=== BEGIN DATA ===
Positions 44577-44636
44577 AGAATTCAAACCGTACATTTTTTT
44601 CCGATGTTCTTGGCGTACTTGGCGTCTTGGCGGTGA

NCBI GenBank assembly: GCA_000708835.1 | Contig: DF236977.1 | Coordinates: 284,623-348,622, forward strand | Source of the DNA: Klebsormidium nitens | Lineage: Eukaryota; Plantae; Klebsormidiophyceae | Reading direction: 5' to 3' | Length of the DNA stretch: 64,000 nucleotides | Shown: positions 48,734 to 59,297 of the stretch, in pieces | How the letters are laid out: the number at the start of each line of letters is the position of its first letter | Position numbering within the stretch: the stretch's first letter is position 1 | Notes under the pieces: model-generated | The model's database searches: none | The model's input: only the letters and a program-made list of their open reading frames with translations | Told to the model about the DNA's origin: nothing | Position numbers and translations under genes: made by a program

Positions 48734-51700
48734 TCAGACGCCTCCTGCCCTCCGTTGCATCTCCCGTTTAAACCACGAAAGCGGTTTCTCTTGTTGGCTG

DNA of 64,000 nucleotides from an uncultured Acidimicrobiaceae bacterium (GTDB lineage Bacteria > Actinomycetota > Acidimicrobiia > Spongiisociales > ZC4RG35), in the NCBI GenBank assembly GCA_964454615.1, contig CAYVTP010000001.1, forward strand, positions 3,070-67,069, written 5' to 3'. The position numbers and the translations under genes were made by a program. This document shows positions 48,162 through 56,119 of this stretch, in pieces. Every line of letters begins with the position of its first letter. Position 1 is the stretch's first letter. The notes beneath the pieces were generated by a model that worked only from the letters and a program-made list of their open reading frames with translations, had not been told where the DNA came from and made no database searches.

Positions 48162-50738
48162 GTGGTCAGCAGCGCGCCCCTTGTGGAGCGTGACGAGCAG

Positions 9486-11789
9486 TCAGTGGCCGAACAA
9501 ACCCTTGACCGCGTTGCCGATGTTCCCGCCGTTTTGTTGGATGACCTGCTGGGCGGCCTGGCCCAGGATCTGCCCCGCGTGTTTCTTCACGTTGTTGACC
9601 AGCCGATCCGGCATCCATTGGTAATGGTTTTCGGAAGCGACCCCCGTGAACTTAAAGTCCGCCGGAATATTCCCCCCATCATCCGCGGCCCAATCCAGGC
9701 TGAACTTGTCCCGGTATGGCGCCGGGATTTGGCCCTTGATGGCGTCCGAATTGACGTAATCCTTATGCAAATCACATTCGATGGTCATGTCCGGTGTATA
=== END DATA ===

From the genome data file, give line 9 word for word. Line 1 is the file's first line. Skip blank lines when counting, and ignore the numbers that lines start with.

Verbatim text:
48162 GTGGTCAGCAGCGCGCCCCTTGTGGAGCGTGACGAGCAG